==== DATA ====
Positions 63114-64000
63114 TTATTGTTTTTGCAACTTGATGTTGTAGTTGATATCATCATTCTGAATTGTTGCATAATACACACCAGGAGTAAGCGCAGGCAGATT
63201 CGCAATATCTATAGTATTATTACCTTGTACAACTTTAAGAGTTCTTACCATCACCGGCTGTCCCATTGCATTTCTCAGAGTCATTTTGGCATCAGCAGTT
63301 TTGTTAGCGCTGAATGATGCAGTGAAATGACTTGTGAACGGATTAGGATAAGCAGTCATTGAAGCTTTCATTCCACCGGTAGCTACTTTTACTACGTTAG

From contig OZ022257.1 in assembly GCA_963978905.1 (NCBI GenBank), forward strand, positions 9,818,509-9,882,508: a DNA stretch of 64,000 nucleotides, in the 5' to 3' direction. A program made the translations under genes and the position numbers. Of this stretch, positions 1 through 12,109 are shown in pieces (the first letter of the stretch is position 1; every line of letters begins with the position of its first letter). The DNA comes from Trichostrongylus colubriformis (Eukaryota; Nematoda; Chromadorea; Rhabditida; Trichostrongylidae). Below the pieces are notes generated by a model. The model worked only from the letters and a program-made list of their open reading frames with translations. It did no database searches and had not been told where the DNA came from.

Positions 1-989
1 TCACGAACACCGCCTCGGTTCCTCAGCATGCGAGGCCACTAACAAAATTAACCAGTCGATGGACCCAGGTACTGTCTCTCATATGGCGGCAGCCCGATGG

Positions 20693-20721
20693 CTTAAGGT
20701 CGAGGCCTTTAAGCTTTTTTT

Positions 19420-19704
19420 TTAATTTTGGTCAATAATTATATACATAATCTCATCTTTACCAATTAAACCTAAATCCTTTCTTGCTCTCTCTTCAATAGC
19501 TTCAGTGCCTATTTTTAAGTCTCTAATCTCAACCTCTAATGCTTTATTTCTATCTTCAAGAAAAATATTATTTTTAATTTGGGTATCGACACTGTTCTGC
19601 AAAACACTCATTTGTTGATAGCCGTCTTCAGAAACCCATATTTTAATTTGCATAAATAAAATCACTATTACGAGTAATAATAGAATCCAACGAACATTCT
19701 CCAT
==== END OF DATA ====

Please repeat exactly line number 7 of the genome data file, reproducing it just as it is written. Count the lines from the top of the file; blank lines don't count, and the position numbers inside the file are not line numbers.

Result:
1 TCACGAACACCGCCTCGGTTCCTCAGCATGCGAGGCCACTAACAAAATTAACCAGTCGATGGACCCAGGTACTGTCTCTCATATGGCGGCAGCCCGATGG